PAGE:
Just weeks after announcing a profitable turnaround, financial services firm Sanlam has approved the commencement of a Voluntary Early Retirement (VER) scheme.
The company’s board says this is part of the ongoing organisational turnaround strategies.
Having posted a loss during the same period of review last year. The company bounced back to profitability by recording a half-year profit for the first six months of 2019.
In a statement by the firm listed on the Nairobi Securities Exchange (NSE), its financials showed that the company raked in Ksh639.7 million (US$6.37 million) profit for the first half of the year.
This was positive growth for the company having recorded a loss of Ksh1.5 billion (US$15 million) at the end of June 2018.
Voluntary Early Retirement (VER) scheme
Sanlam says that the VER will provide an opportunity for permanent and pensionable staff members to apply as part of the company’s efforts to align its human resource base with prevailing business needs.
Sanlam Kenya Group CEO, Dr Patrick Tumbo, says the VER offer will be open to employees aged over 50 years.
The offer, Tumbo said will close on October 4, 2019, with employees who accept the offer set to be released from the company’s employment effective October 31, 2019.
The firm’s cost trajectory has been growing over the last 4 years from US$14 million in 2015 to the current US$2 million in 2018 representing an 8 per cent compounded annual growth rate.
Normalised revenue remained flat over the same period.
Alongside the VER, management actions on business turnaround expected to provide more than US$2 million savings, include cost containment and aggressively growing revenue moving forward in the short and medium term.
“Staff costs at Sanlam Kenya stood at US$9.43 million in 2018 up from US$7.46 million incurred the previous year representing a 26 per cent growth,” said a statement from the company.
Tumbo said a reduction on operating costs through adoption of digital systems among other options will have a positive effect on the company’s operations.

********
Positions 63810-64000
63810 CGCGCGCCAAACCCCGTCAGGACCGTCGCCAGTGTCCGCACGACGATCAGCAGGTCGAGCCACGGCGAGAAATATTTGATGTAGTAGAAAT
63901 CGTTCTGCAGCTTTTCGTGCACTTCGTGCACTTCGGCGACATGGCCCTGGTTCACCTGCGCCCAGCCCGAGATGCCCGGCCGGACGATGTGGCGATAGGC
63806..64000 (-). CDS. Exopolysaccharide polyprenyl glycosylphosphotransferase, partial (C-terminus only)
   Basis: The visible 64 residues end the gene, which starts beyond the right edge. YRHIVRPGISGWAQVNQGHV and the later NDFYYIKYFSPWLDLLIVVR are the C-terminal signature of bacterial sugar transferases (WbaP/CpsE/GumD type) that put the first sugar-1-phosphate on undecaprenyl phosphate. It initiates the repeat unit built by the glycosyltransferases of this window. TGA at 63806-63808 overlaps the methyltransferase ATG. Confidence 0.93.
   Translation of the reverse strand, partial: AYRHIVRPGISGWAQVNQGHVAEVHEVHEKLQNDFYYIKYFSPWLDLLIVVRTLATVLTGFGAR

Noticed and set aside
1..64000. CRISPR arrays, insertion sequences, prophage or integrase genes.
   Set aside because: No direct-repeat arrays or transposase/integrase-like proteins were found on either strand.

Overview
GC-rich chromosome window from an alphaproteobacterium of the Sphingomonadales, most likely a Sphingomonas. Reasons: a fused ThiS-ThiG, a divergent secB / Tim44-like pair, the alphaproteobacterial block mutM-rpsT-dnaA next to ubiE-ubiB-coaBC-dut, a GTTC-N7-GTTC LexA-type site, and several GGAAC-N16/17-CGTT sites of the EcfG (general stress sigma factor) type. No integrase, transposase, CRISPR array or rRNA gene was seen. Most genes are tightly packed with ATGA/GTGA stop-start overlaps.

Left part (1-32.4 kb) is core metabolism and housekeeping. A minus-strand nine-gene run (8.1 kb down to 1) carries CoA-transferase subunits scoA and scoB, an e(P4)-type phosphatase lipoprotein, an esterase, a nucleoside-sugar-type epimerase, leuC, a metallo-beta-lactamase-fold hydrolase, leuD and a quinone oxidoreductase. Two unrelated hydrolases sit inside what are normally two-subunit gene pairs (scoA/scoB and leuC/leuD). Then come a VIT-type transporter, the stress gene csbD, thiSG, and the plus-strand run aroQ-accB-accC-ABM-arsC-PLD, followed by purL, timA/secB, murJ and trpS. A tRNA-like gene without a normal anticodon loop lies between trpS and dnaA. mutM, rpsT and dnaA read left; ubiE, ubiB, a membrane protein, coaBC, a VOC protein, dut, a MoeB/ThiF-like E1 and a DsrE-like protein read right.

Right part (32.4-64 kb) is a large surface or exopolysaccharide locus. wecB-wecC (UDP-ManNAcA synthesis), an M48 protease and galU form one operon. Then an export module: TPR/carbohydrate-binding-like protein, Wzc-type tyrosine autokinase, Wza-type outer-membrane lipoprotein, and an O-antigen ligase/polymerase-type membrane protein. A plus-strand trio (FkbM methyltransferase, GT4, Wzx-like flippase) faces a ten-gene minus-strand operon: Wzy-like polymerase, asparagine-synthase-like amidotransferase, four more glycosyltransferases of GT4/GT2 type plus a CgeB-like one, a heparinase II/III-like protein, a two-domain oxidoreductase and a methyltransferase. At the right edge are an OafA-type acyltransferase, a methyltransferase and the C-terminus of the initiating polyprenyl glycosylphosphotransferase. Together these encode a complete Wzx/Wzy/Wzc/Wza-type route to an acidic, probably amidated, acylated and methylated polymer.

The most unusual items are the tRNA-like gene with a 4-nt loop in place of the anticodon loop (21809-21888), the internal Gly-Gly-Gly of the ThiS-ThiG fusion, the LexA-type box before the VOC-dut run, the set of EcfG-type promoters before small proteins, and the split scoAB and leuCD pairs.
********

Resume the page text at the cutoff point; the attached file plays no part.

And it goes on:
“The VER scheme is one of the strategies we are deploying as part of our efforts to trim our total operating costs while gearing the company for enhanced operational efficiencies and agility,”
Under the VER terms, the non-bank financial services firm is offering a severance pay equivalent to one (1) month’s salary for every 3 years of service.
The firm, will also offer to the successful applicants’ compensation for unused leave days and in addition to this, a 30 per cent loan rebate on the balance of any outstanding in-house staff loans.
The statement adds, “The exiting employees will receive pension benefits in accordance with organisational Pension Scheme Trust rules and Retirement Benefits Authority (RBA) regulations.”
While the retirement from Sanlam is voluntary and on short notice, companies in Kenya have been laying off staff in unprecedented numbers.
As of August 2019, data from the Registrar of Companies showed that hundreds of companies have closed shop this year.
This puts to question claims by the government that the country’s economy is performing well.
Kenya’s unemployment rates have been worsening and it will get even thicker as more companies are still planning ceasing operations.
Some companies have shut down completely while others have scaled-down including those in the banking sector, telcos and the media.